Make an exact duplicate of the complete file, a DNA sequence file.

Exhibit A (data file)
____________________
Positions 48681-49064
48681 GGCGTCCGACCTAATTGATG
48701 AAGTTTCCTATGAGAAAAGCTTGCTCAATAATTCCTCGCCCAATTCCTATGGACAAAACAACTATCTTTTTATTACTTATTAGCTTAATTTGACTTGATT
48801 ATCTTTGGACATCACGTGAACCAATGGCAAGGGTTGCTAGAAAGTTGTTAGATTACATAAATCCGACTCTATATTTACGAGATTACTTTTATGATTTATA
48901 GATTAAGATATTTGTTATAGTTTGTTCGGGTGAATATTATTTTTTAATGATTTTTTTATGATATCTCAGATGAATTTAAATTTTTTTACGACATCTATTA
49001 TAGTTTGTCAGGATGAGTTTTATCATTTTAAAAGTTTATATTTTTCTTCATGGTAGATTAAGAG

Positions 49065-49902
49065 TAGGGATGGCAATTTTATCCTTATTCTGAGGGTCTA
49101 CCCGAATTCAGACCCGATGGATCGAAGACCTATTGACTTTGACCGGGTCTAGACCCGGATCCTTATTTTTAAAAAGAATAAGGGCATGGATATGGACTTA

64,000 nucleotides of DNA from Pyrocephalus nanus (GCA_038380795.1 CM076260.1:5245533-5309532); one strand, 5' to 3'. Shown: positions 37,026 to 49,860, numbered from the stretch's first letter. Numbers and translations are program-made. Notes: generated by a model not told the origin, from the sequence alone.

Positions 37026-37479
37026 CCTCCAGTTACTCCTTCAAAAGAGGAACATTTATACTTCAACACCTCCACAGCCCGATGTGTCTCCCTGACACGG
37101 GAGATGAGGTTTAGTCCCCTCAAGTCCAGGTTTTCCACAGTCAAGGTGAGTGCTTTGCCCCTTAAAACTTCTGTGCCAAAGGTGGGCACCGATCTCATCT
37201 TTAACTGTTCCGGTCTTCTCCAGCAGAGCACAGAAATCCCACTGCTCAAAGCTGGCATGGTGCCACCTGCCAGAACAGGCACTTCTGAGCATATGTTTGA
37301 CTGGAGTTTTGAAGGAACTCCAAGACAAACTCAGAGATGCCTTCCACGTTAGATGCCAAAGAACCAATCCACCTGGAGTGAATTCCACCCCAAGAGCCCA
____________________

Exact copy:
Positions 48681-49064
48681 GGCGTCCGACCTAATTGATG
48701 AAGTTTCCTATGAGAAAAGCTTGCTCAATAATTCCTCGCCCAATTCCTATGGACAAAACAACTATCTTTTTATTACTTATTAGCTTAATTTGACTTGATT
48801 ATCTTTGGACATCACGTGAACCAATGGCAAGGGTTGCTAGAAAGTTGTTAGATTACATAAATCCGACTCTATATTTACGAGATTACTTTTATGATTTATA
48901 GATTAAGATATTTGTTATAGTTTGTTCGGGTGAATATTATTTTTTAATGATTTTTTTATGATATCTCAGATGAATTTAAATTTTTTTACGACATCTATTA
49001 TAGTTTGTCAGGATGAGTTTTATCATTTTAAAAGTTTATATTTTTCTTCATGGTAGATTAAGAG

Positions 49065-49902
49065 TAGGGATGGCAATTTTATCCTTATTCTGAGGGTCTA
49101 CCCGAATTCAGACCCGATGGATCGAAGACCTATTGACTTTGACCGGGTCTAGACCCGGATCCTTATTTTTAAAAAGAATAAGGGCATGGATATGGACTTA

64,000 nucleotides of DNA from Pyrocephalus nanus (GCA_038380795.1 CM076260.1:5245533-5309532); one strand, 5' to 3'. Shown: positions 37,026 to 49,860, numbered from the stretch's first letter. Numbers and translations are program-made. Notes: generated by a model not told the origin, from the sequence alone.

Positions 37026-37479
37026 CCTCCAGTTACTCCTTCAAAAGAGGAACATTTATACTTCAACACCTCCACAGCCCGATGTGTCTCCCTGACACGG
37101 GAGATGAGGTTTAGTCCCCTCAAGTCCAGGTTTTCCACAGTCAAGGTGAGTGCTTTGCCCCTTAAAACTTCTGTGCCAAAGGTGGGCACCGATCTCATCT
37201 TTAACTGTTCCGGTCTTCTCCAGCAGAGCACAGAAATCCCACTGCTCAAAGCTGGCATGGTGCCACCTGCCAGAACAGGCACTTCTGAGCATATGTTTGA
37301 CTGGAGTTTTGAAGGAACTCCAAGACAAACTCAGAGATGCCTTCCACGTTAGATGCCAAAGAACCAATCCACCTGGAGTGAATTCCACCCCAAGAGCCCA